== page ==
After decades of research, scientists think they finally know what turns prions – healthy proteins inside our brains – into the infectious, virus-like pathogens that cause ‘mad cow’ disease, and have also been linked to Alzheimer’s and Parkinson’s.
It turns out, copper ions might be part of the problem.
If you haven’t heard of prions before, be prepared to have your mind exploded by how creepy they are.
Although they start out as harmless brain proteins, when prions become misfolded, they turn into contagious pathogens that recruit any other prions they come into contact with, grouping together in clumps that damage other cells and eventually cause the brain itself to break down.
If that’s not bad enough, mutated prions can’t easily be killed by heat or radiation, meaning once they’ve come into contact with something like surgical tools, they can potentially spread to other patients.
Prion-related diseases – collectively known as transmissible spongiform encephalopathies (TSE) – are fatal and untreatable, and since their discovery in the mid-80s, scientists haven’t made much headway when it comes to figuring out how prions turn against us, or how to stop them.
But now researchers from Iowa State University have shown for the first time how, on the molecular level, copper ions cause prions to misfold, and then spread that mutation to other prions.
To be clear, they haven’t linked those copper ions to prion-related diseases just yet – only the misfolding in the first place.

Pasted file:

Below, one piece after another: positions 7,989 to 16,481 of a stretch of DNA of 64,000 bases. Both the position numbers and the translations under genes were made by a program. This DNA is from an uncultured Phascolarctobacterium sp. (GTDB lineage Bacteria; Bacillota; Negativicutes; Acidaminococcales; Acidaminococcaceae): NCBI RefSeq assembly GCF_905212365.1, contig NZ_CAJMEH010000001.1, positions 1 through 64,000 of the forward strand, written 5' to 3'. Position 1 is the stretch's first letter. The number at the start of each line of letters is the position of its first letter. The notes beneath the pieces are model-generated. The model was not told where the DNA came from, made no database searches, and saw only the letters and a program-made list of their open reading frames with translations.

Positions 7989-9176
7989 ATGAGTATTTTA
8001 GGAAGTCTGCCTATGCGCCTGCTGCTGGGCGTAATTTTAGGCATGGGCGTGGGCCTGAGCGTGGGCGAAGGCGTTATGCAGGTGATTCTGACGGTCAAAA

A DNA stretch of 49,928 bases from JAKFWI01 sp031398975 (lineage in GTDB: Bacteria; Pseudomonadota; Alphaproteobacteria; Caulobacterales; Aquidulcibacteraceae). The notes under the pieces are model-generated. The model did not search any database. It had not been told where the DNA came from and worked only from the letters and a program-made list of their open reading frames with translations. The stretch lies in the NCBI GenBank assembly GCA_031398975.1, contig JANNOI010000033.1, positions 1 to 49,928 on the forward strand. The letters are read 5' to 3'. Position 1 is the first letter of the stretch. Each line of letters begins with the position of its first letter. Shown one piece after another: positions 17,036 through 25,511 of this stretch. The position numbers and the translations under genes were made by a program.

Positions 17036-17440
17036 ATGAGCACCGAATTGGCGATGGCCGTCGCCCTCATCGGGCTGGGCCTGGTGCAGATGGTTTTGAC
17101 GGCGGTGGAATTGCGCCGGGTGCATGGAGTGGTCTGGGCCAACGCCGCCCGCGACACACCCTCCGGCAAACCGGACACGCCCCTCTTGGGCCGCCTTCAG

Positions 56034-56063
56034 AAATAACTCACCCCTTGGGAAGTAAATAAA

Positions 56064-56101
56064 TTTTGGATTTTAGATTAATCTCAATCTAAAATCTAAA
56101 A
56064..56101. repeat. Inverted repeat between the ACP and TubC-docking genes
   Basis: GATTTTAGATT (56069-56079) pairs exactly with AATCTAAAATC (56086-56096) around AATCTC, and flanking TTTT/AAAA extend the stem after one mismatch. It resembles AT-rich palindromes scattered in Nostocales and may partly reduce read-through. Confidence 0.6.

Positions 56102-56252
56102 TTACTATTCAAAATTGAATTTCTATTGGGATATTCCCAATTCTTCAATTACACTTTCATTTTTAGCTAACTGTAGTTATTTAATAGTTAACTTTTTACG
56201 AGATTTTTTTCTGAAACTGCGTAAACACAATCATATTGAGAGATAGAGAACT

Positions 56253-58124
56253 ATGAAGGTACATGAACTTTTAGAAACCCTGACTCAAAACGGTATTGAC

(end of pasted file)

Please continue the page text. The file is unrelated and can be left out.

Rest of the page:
But that’s a huge deal because, technically speaking, proteins shouldn’t be able to infect other proteins – they’re not alive, after all – and scientists have never really been able to explain the behaviour of prions – hence their reputation as the weirdest molecules ever.
The link between prions and copper was first noticed back in 2009, and now the Iowa State team has shown in molecular detail exactly how the two interact.
Using a super-powerful imaging technique, the researchers were able to show that misfolding begins when copper ions bind to the tail of the prion protein – and these copper ions can seed misfolding in nearby prions.
They then found that misfolded prions stick together nearly 900 times more efficiently than healthy ones.
In mice, the team also showed that these copper-induced changes were associated with inflammation and damage to nerve cells in the brain, but lead researcher Sanjeevi Sivasankar cautioned that they haven’t yet investigated how infectious prion diseases spread.
“There are different strains of misfolded prion proteins and not all of them are pathogenic,” said Sivasankar. “Although we do not show that the strains generated in our experiments are infectious, we do prove that copper ions trigger misfolding of prion proteins which causes toxicity in nerve cells.”
The next step of their research will look into whether it’s the copper-induced misfolding that is also causing diseases such as kuru and Cruetzfeldt-Jakob – or ‘mad cow’ disease – which could take us one step closer to working out how to stop them.
Prion-like behaviour has also been linked to Alzheimer’s and Parkinson’s disease, which are thought to be caused, in part at least, by amyloid beta proteins misforming and clumping together in the brain.
There’s now also mounting evidence that Alzheimer’s could be transmitted via surgical procedures, which makes it even more similar to a prion disease than previously thought.
“This study has major implications to our understanding the role of metals in protein misfolding diseases including prion, Alzheimer’s and Parkinson’s diseases,” said one of the team, Anumantha Kanthasamy.